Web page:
World Sight Day 2019: Discover Moovit accessibility features

Published: October 10, 2019

Today is World Sight Day, the most important advocacy and communications day in the eye health calendar. Traveling on the bus or train can be complicated enough, but imagine not being able to see where to board a bus, where to get off, or read the train schedule.

According to the World Health Organization, over 2.2 billion people globally have a vision impairment or blindness. The majority of whom rely solely on public transit to get around. Technology has come a long way in providing accessibility features with the help of Dynamic Font and VoiceOver (iOS) and TalkBack, which allow smartphones to be a personal guide for people who are blind or have low vision.

In the past years, we have taken many steps to ensure the Moovit app is accessible for everyone. Making Moovit more accessible to blind and visually impaired users has a significant impact on their lives. It opens opportunities for them to travel more freely and independently.

Our efforts span over product enhancements as well as partnerships:

1. We have optimized every screen across the app for VoiceOver and TalkBack technologies. With this enhanced accessibility integration, users use gestures to navigate through screen elements and set focus on them. Once the focus is on an element (a button or a label), VoiceOver / TalkBack reads aloud the text that appears on it.

Specifically, with our “Live Directions” feature, the user gets step-by-step GPS-style guidance for their journey and even receives alerts when the bus is arriving or “Get Off Alerts” to get ready before they’ve reached their destination stop.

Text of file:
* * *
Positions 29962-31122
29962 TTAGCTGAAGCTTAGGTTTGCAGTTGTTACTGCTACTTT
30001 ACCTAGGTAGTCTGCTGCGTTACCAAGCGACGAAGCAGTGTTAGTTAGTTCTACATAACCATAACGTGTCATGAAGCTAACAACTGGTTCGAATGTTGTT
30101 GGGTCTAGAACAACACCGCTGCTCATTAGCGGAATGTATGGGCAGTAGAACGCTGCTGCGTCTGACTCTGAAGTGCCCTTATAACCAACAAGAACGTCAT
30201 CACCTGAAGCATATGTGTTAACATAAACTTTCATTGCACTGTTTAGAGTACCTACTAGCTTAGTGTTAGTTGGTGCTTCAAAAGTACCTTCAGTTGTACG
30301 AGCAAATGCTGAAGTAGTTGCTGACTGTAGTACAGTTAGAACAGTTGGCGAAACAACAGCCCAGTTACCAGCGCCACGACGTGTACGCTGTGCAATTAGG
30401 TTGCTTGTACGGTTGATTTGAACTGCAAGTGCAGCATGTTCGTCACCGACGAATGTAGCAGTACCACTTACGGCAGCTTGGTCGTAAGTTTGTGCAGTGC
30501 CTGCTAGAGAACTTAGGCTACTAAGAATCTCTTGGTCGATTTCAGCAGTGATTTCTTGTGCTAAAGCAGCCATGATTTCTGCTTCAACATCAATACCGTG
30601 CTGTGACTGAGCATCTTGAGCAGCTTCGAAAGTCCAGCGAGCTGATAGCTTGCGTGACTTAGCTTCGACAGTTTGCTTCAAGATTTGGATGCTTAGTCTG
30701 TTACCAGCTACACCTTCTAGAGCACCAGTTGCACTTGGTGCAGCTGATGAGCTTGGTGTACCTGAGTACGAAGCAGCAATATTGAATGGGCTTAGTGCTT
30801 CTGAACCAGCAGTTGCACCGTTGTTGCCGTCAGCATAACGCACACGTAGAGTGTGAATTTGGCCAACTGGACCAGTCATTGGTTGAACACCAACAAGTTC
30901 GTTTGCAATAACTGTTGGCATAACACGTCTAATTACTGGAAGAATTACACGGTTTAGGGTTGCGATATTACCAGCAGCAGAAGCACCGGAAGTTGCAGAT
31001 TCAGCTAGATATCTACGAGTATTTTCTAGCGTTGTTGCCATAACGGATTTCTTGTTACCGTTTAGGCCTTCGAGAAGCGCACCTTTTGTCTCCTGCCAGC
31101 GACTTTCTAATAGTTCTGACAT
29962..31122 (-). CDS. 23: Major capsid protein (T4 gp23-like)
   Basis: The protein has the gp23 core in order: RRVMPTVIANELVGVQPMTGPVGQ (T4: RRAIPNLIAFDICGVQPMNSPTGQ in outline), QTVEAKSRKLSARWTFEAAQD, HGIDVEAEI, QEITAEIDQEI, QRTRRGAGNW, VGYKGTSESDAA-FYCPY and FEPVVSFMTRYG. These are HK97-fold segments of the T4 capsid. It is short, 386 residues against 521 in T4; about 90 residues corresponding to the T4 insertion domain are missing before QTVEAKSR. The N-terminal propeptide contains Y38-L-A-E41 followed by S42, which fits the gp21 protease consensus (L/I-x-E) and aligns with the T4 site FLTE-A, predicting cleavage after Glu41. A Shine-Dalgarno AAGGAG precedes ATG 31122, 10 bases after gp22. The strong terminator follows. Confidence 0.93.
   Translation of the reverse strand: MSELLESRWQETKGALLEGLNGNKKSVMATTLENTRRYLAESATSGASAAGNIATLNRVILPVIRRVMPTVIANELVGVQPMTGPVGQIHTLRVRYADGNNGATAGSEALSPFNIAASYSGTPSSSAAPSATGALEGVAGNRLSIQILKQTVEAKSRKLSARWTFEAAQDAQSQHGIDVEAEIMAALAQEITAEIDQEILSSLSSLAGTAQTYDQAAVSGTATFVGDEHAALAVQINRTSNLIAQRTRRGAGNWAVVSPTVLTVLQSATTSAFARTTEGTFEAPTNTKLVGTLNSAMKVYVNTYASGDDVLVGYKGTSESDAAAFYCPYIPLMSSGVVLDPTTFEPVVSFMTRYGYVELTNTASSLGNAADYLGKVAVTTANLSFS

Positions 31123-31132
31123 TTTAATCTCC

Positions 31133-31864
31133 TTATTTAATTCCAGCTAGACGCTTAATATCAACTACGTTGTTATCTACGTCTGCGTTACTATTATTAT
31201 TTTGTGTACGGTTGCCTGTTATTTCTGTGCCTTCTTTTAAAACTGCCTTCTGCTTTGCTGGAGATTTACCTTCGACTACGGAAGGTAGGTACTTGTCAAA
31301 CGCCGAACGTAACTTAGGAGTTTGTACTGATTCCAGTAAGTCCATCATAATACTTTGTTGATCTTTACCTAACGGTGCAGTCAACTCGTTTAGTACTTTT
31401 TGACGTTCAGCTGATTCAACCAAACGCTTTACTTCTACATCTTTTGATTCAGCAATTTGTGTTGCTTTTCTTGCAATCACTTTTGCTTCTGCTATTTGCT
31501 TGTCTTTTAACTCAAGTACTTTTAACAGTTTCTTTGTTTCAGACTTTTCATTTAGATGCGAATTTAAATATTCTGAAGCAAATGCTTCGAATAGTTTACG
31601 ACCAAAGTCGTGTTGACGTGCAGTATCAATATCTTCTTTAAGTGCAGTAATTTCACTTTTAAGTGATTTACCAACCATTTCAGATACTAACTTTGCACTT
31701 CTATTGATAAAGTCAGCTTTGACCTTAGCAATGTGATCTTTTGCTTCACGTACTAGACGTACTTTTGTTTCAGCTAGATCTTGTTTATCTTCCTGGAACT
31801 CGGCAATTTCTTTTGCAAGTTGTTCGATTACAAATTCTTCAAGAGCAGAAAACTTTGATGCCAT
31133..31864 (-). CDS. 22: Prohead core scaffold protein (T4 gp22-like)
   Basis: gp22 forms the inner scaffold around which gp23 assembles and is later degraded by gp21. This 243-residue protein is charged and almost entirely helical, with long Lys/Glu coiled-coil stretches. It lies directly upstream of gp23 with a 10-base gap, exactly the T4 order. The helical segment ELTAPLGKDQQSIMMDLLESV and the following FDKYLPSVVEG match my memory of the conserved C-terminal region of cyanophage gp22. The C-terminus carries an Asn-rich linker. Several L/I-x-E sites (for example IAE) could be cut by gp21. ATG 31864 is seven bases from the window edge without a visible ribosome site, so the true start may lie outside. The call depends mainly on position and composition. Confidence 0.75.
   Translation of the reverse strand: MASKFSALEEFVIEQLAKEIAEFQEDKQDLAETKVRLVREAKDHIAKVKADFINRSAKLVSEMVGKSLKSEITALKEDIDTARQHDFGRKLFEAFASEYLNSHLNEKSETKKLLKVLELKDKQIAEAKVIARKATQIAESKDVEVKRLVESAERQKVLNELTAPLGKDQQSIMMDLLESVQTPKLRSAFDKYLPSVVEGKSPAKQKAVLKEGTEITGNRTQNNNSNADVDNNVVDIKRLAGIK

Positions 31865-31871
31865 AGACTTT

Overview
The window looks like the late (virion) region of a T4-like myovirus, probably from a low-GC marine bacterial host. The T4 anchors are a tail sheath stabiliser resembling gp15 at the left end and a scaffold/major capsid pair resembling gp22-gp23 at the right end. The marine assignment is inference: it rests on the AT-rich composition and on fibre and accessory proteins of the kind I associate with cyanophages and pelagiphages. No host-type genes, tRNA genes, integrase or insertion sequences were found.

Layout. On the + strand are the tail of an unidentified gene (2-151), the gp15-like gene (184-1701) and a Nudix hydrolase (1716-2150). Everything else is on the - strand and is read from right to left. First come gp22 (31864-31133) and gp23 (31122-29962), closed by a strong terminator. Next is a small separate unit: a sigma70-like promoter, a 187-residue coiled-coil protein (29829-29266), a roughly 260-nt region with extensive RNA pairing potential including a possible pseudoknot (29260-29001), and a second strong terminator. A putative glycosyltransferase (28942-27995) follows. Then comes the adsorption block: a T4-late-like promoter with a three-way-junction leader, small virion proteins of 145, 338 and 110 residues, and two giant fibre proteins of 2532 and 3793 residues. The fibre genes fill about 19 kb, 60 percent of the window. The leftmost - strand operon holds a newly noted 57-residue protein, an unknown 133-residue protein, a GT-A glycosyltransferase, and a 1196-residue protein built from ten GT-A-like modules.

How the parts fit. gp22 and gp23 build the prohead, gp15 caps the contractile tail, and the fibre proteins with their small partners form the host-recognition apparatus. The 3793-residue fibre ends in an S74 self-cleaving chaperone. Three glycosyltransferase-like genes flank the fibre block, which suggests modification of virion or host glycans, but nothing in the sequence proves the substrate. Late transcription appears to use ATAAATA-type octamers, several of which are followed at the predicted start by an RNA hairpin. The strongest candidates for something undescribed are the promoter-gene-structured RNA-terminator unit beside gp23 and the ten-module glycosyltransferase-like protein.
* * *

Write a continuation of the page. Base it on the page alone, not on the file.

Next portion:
2. Near Vision (presbyopia) is among the most common problems adults develop between ages 41 to 60 (American Optometric Association). Our data analysis team performed research and found that that 21% of Moovit users magnify/enlarge the size of their iPhone text. To ease the experience for them, our engineering teams made product improvements to support “Dynamic Type.” Dynamic Type allows users to increase font size while ensuring that content and layout on the app screens do not break, and the reading experience is consistent.


We have also partnered with several organizations and companies in the space of accessibility, including:

  • Be My Eyes, a free app that connects blind and low-vision people with sighted volunteers for visual assistance through a live video call
  • RightHear, a free that turns public spaces into more accessible environments for people with orientation challenges
  • Through our partnership with the ONCE Foundation, the largest acting body in Spain dedicated to assisting blind users, we are getting assistance in the research and development of new improvements for users who need complementary assistance.

And finally, we are incredibly proud that our leadership and commitment to accessible and inclusive mobility was highlighted by Judson Althoff, Microsoft’s Executive Vice President, Worldwide Commercial Business, during his keynote at Microsoft’s Inspire conference in Las Vegas earlier this year.

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